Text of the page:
When I woke up as
usual this morning, just before 5, the first thought that hit
my head was that today was the one-week anniversary of THE TERROR.
It was a crushing thought, one that has weighed all of us down
all the time. So I made up my mind to try my best today to move
ahead, to get on with normal life, to think of better things.
It is what we all must do. Fortunately, my neighbor was back
in town and would be joining me on my Tuesday walk. That would
help. We hit the streets at exactly 6 a.m.
After catching up
on his doings over the past two weeks, I said I had spent a
good part of my own time laughing at the memory of an episode
that had happened to him, my mother, my wife and me, just before
he left on his trip.
This tale unfolded
two weekends ago, when Linda and I went to Las Vegas, Nevada.
We were leaving on Sunday, because I had been invited to play
in a craps tournament the following Monday and Tuesday at the
Flamingo Hotel. But things got complicated.
To give you a clear
picture of what happened that weekend, I have to give you a
little background on my daughter. Kayleen is 25 years old and
lives in Albuquerque. She has a college degree in exercise science
and works as a trainer in a health spa. She is also going to
beauty school to become a hair stylist. In the future she hopes
to combine both professions, in her own spa.
My daughter is neither
married nor has children, but I guess her nurturing nature,
for lack of a better term, caused her to purchase a small lop-eared
rabbit. Well, when Bonita the rabbit appeared on the scene,
my wife immediately started acting like a grandmother. I think
the reason is that most of Lindas friends actually are
grandparents, and she is jealous.
Anyway, that weekend
my daughter was taking a trip to Colorado with her cousins,
and would not return until Monday evening. Because there was
no one in Albuquerque to take care of Bonita, Kayleen asked
her mother to do the honors. Well, what more could a grandmother
want? Linda immediately canceled dinner engagements for both
Friday and Saturday.
On Friday my daughter
showed up with Bonita and all the necessary paraphernalia: cage,
water dish, hay and hay dish, sliced carrots and sliced-carrot
dish, dried peas and dry-peas dish, toy ball, and a plastic
box with wood chips, on which Bonita was to do her duty. Plus
a blanket to put all these things upon.
The moment my wife
found out she was going to be responsible for Bonita, she started
worrying about how to arrange for the rabbits care on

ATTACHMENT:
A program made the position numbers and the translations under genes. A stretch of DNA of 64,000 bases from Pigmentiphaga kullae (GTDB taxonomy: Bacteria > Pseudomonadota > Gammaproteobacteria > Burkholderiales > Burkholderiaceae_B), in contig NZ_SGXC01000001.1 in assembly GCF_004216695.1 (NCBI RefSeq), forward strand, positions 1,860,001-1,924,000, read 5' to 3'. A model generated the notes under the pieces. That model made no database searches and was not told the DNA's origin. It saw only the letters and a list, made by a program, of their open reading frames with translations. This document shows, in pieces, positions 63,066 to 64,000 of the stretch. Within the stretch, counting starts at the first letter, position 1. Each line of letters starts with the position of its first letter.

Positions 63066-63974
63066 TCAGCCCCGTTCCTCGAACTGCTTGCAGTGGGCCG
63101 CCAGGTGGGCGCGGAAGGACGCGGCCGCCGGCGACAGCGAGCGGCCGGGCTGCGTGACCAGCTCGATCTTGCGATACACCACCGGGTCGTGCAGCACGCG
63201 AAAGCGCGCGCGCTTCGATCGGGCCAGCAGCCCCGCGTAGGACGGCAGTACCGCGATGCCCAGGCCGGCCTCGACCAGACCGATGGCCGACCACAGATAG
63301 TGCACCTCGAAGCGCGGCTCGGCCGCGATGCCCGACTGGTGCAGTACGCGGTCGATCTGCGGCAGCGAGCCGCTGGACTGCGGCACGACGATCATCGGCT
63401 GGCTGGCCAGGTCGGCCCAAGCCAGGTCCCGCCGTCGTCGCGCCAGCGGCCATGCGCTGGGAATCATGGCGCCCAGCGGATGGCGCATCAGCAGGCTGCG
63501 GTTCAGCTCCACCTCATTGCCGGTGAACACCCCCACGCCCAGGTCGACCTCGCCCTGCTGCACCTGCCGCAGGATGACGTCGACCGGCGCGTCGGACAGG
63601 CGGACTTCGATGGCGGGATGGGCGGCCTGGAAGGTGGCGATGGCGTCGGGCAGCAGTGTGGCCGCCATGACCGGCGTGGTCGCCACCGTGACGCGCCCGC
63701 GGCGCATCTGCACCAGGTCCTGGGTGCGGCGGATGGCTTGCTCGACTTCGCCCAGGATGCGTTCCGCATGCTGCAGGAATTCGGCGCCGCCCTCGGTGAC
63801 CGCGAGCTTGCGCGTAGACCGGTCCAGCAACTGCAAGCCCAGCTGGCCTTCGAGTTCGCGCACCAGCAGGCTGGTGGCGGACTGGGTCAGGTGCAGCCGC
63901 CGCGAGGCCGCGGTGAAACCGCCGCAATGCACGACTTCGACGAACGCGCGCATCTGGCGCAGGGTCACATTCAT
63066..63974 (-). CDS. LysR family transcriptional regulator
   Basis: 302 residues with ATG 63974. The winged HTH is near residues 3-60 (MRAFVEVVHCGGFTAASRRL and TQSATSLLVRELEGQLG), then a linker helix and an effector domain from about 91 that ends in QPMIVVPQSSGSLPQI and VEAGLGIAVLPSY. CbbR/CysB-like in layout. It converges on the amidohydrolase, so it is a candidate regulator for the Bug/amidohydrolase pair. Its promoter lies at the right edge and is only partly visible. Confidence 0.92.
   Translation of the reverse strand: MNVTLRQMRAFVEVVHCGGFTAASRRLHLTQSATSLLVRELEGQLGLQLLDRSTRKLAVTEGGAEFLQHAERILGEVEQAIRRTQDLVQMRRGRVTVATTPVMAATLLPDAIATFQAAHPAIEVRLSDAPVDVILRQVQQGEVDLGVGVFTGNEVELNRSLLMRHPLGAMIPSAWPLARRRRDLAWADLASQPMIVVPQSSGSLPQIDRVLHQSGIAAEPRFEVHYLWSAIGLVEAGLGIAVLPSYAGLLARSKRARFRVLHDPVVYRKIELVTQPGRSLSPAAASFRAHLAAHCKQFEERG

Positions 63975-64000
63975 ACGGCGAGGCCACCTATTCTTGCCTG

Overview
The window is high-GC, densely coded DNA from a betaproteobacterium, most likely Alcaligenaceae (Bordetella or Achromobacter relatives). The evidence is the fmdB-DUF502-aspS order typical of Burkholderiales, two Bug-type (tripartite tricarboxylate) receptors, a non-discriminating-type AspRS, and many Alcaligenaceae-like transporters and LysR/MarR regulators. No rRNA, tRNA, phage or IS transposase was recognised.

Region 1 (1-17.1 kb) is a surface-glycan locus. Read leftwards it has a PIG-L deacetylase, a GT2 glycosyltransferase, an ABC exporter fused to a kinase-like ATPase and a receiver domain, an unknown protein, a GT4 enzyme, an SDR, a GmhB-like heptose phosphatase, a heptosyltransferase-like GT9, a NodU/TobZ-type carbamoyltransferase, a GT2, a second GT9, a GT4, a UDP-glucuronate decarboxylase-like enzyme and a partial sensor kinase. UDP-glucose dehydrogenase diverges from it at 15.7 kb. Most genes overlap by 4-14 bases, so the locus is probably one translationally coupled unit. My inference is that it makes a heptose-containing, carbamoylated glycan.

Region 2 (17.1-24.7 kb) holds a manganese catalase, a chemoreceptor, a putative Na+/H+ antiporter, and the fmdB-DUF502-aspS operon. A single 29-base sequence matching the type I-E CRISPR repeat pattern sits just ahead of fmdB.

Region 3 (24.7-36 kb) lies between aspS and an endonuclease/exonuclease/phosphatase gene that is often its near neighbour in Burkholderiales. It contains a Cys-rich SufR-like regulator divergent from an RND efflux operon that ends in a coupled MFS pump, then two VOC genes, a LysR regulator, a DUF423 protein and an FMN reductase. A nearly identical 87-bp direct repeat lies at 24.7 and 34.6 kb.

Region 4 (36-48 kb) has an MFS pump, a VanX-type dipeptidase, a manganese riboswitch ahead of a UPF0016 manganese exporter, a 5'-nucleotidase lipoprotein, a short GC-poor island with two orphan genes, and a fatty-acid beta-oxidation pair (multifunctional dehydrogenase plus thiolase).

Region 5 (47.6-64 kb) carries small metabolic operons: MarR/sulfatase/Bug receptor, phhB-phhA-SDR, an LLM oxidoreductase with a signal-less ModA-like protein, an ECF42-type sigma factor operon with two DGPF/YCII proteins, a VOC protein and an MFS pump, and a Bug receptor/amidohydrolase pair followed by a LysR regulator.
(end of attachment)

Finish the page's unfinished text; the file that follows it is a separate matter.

the Sunday we were leaving for Las Vegas. She finally decided
to ask my mother and my walking-partner neighbor to share the
job, until Kayleen got back on Monday. Why two people? Although
Linda thinks the world of both of them, she wasn't sure either
one of them could shoulder the burden alone.
In addition to all
the paraphernalia, Kayleen left a set of instructions the size
of a dictionary. After trying to read them in one evening, with
one eye always on Bonita, who was loose upon the blanket, as
per Kayleens rules, I felt exhaustion setting in. But
Linda, a natural-born caregiver like her daughter, had her chin
on her palms on the floor, close to the rabbit. For fear that
Bonita would escape, my wife was not even blinking. And that
wasnt the easiest thing to do. Linda wears contact lenses.
By 10:30 p.m., I
was ready for bed. The rabbit had not gotten back into its cage,
but I was not too worried. I had noticed that the minute it
left the blanket for the kitchen floor it scurried back at once,
because it could not get traction on the slick tiles. I left
for the bedroom with the rabbit having hardly moved, and my
wife also almost motionless. Linda awoke the next morning with
bloodshot eyes, and headed back at once to the kitchen to check
on Bonita. I did not ask her what time she had finally gone
All day Saturday,
we kept a close watch on the almost motionless rabbit on her
blanket. Growing accustomed to her job, Linda went to bed early,
shortly after 10 p.m. But on Sunday her stress started to build
again, as we approached the time of departure. My mother showed
up an hour early for any last-minute instructions that my wife
might have. My mother was starting to take on the stress too,
and I suggested that maybe she should try a vodka tonic to common
her nerves. She said it was a little early for that.
Just before we left
for the airport, the neighbor showed up to get his instructions.
With a glazed look in his eyes he staggered home a little while
later, with far more rabbit information than he would ever need.
When we arrived in Las Vegas, the first thing Linda did was
call home to see how Bonita was doing. Several minutes passed
before my mother could break her rigid posture of rabbit-sitting
and answer the phone. After an extended conversation, she and
Linda determined that Bonita was doing all right.
When we got back
from Las Vegas, Kayleen had returned from her trip and taken
Bonita home. Linda called at once to see if the rabbit was OK,
and was assured that it had come through the ordeal just fine.
But Im not sure the same thing could be said of my mother.
Our call to her got only a terse recorded message she was not
be available until farther notice! Even my neighbor was affected
by the Great Rabbit Caper. To make sure he did his part, he
had postponed his trip for a day.
It was good to laugh
about Bonita the rabbit with him today, one week after the Terror.
Have a good day yourself.